With this being my last article for the next couple of weeks, I wanted to bring a little holiday spirit to Serious Fun by bringing the joy of the season to your playgroup. Here are a few suggestions to add to the festive spirit in your playgroup!
Yankee Swap, Magic Style
The Yankee Swap is a perfect way to get into the spirit of giving without breaking your budget. For those who've never had the chance to enjoy a Yankee Swap, the idea is fairly straightforward. You buy a gift that would be suitable for anyone in the group. All the gifts are stacked together, and someone opens the first gift. Usually this person is chosen at random. That person opens the gift, then the next person chosen gets to take the opened gift, or open one of the still wrapped gifts. If that person chooses to take the opened gift, the person without a gift gets to choose another gift. This process continues until all the gifts are chosen. There are all sorts of variations of the Yankee Swap, so take a look online for the one that most appeals to you.
Normally, this is seen at workplaces, but it works even better with regular playgroups. Everyone has a common interest, so buying gifts is easy. Just set a dollar amount for the gift beforehand, and let the fun commence!
I've discussed all sorts of Magic-related gifts before, but I'm sure you can come up with all sorts of things from cards to deck boxes, dice, and a myriad of other options.
My group has decided to try a variation on a theme this year, adding a Chaos draft into the mix. Chaos drafting is the same as a regular draft, but in this draft, everyone brings three random boosters, with the hope that every pack getting drafted will be from a different set. Everyone in our group will bring three different boosters and we'll Yankee Swap the packs! No one will open the actual packs until the draft starts, but the option to steal another person's choice is there.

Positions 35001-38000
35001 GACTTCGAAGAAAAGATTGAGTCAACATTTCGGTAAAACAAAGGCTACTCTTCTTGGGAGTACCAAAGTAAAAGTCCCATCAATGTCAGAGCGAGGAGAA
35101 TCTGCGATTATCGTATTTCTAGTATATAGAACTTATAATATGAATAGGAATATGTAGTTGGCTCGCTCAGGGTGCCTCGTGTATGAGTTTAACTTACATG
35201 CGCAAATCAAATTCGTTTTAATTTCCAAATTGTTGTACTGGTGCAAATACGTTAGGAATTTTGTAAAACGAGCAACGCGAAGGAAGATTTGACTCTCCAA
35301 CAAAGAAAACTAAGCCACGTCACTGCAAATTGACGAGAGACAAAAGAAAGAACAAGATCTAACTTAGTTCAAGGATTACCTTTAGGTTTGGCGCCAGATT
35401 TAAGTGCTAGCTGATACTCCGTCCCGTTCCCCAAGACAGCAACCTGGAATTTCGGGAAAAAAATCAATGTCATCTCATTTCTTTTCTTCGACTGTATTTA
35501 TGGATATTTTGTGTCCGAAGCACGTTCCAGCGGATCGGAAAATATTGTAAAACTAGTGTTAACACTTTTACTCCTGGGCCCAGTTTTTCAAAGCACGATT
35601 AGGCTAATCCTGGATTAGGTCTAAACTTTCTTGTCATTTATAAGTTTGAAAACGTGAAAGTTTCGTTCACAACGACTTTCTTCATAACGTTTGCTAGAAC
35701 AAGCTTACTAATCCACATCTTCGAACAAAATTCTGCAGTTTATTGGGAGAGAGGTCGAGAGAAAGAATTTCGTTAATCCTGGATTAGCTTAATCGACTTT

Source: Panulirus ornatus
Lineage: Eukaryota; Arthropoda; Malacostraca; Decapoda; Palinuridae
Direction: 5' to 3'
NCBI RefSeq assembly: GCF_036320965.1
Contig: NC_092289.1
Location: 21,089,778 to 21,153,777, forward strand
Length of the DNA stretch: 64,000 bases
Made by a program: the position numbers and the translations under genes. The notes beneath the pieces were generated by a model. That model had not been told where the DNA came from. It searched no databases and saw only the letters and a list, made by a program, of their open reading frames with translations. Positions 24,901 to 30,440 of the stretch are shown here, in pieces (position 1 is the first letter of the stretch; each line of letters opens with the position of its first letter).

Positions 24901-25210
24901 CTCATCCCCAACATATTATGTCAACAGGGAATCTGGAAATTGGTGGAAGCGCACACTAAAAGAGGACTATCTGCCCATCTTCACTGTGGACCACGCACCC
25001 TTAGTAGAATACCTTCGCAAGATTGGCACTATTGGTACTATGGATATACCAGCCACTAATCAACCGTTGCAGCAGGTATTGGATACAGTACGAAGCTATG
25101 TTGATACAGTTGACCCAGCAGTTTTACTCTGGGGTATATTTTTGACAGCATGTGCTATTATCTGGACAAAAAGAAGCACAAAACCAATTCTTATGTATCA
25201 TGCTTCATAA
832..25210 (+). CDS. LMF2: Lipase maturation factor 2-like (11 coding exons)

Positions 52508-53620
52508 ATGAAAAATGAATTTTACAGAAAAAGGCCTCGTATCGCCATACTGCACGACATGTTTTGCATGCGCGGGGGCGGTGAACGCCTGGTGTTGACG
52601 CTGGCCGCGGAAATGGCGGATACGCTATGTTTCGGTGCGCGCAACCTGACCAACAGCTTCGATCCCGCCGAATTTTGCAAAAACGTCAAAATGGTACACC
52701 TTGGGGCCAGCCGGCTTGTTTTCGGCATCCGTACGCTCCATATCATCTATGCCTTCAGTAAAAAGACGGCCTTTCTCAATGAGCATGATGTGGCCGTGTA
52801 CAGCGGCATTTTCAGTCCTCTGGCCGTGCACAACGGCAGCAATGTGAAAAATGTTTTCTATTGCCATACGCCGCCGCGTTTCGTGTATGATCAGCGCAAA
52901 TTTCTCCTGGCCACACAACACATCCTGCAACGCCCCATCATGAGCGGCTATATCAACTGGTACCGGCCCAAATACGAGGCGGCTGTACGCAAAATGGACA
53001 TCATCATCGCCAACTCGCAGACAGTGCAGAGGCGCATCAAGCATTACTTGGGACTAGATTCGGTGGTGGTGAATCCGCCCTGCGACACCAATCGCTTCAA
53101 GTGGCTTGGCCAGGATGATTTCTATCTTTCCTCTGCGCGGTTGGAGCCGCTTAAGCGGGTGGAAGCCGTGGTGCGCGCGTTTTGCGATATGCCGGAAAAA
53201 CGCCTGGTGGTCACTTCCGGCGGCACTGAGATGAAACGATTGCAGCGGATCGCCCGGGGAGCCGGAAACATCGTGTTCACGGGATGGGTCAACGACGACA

The downside to running a Chaos draft this way lies in the unknown. We wanted to make sure to have all different boosters, but you can't do that without revealing what you are bringing. To ensure that everyone gets different packs, we are running an email chain and claiming sets. This means the surprise of seeing who brought what is gone, but we hope that the fun of getting all different packs will work out.
We've also set up a rule where everyone has to get at least one hard-to-find booster. No one should get to pick all Theros block boosters and leave someone else to find all Urza block boosters. We ran a regular Yankee swap last year with a $20 limit, so we are encouraging everyone to get up close to that limit again with boosters. One of the players has already picked Homelands and The Dark as one of his boosters, since they only have eight cards in them. This is already promising to be fun! You can expect to hear about this on Twitter and in a future article.
My group gets a pretty consistent diet of pizza, chips, and assorted beverages; I understand that is common among many groups. Why not change that up a little? Cider, chili, and gingerbread are a few festive alternatives. For me, brownies were something my mother made at this time of year, so brownies are something festive to me. I'm sure each of you remember a sugar cookie or something else that made the holiday season special. Bring it along to the next session.